Retro Style: Knit Your Way to the 1940s

During wartime, handmade clothing became a greater necessity, and citizens were encouraged to mend and make rather than shop for goods whose raw materials were needed for the production of weaponry and supplies for the troops at the front.

At the same time, women on the homefront entered the workforce en masse, creating new demands on their wardrobes. While high fashion still catered to the less practical demands of the wealthy, fashion shifted to accommodate the new realities of the modern woman.

Zelda Vintage Blouse

Photo via Bluprint member White Lies Designs

1. Zelda Vintage Blouse

The Zelda Vintage Blouse is explicitly designed after the knitted blouses worn in the 1940s, with built-in shaping, a lovely intricate lace pattern in columns that highlight the shaping, and short sleeves with shaped shoulders. It is a lovely piece to wear to work or on an outing: glamorous and detailed, but not over-the-top fussy.

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Ivy Vintage Faux Headwrap

Photo via Bluprint member Abigail Bailey

2. Ivy Vintage Faux Headwrap

What’s a 1940s-themed list without a Rosie the Riveter headwrap? Women doing factory work and other manual labor used bandanas and headbands like these to tie back their hair and keep it from getting caught in the machinery. This headscarf has a secret: It isn’t really a wrap, but a hat, which you can pin in place with some hairpins.

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Lace Tea Dress

Photo via Bluprint member Natalie Smart Designs

3. Lace Tea Dress

This lovely lace tea dress features the bust pleating popular in many 1940s dresses. Smart and stylish, with clever details throughout, the dress is knit in the round up to the buttons, for easier and faster knitting.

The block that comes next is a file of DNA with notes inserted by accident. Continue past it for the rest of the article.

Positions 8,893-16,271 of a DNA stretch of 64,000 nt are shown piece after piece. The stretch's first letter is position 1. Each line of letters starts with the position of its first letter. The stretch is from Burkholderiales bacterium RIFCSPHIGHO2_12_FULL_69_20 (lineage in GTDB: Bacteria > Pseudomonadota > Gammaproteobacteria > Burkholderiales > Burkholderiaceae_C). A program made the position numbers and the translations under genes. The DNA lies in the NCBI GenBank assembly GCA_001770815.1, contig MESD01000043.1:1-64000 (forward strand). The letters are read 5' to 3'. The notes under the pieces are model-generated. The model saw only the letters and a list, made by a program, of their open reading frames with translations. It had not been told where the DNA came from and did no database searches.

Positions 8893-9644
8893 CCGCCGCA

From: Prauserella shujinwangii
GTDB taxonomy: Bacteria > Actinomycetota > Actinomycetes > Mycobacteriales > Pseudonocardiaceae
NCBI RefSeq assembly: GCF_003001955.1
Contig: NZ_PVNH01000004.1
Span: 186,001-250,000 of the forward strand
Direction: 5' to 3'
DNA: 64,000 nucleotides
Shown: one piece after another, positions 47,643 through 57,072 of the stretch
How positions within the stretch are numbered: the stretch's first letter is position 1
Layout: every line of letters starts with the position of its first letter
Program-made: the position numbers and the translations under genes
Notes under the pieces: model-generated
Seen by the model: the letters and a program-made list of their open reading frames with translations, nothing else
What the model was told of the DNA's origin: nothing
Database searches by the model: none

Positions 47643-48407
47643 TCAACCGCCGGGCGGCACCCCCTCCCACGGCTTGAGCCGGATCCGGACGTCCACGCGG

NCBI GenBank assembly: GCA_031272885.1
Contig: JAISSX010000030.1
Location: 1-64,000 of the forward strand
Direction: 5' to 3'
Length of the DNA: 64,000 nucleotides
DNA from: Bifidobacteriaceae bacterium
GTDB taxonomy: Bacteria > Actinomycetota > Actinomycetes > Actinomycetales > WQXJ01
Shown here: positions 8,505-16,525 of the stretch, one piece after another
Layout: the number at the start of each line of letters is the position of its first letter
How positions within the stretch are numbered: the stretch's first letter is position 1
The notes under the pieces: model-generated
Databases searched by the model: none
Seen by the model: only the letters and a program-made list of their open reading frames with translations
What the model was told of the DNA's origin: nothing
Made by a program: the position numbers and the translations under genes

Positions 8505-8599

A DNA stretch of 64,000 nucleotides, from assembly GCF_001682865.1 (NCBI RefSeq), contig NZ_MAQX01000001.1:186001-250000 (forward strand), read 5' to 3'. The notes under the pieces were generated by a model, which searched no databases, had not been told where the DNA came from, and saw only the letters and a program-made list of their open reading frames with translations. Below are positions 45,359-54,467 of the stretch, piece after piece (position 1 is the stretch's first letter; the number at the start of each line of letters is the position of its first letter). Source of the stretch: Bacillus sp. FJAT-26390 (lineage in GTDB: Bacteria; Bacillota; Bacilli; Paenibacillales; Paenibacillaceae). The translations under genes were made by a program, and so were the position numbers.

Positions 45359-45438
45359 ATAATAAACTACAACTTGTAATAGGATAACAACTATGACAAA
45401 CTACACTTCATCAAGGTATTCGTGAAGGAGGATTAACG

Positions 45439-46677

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Putting on the Worsted Pleats

4. Putting on the Worsted Pleats

Pleated A-line skirts were a popular choice during the 1940s. Practical, comfortable and flattering, the pleated skirt works with almost any top. This knitted version can be purchased as a knitting kit from Bluprint, and it comes in a variety of colors. Black or navy would be classic choices, but if you’re feeling bold, a bright turquoise or a pale lavender would be exciting choices!

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Midnight Blazer

Photo via Bluprint member X & Y Designs

5. Midnight Blazer

Although you might associate structured, emphasized shoulders on garments with the 1980s, the 1940s were another period in which accented shoulders were big. This fitted blazer will knit up fast in bulky yarn and it makes a perfect eye-catching layer to wear over a delicate blouse.

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Bonny Garter Tam

Photo via Bluprint member Woolly-Wits

6. Bonny Garter Tam

Tams were a popular hat choice during the war, and it’s easy to see why: They’re simple to knit, flattering to most head types and warm during the winter. This one is simple but dramatic in bold garter stitch, with a classic pom-pom topper. A solid color of worsted weight yarn will give you a classic 1940s look, but if you want an updated version on the old favorite, try a tonal or speckled yarn for heightened drama.

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A-Line Skirt

Photo via Bluprint member Vogue Knitting

7. A-Line Skirt

Here’s a longer pleated A-line skirt with a lovely lace detail at the edging. The pattern uses an Aran-weight mohair/acrylic blend, but you can experiment with yarns to find the texture that best suits you. The heavy weight of yarn adds heft to the wheat-sheaf motif on the lace edge.

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Voe Vest

Photo via Bluprint member Mary Jane Mucklestone

8. Voe Vest

At first glance, the intricacy of Fair Isle stranded knitting might seem out of keeping with wartime austerity, but in fact, stranded knitting was a great way to use and reuse scraps of yarn in different colors. This lovely vest has a classic V-neck and makes use of a geometric stranded pattern. Your choice of colors will influence the periodicity of the piece; for instance, roses, dusty blues, sage greens and grays, with enough contrast and in somewhat heathered tones, will look picture perfect.

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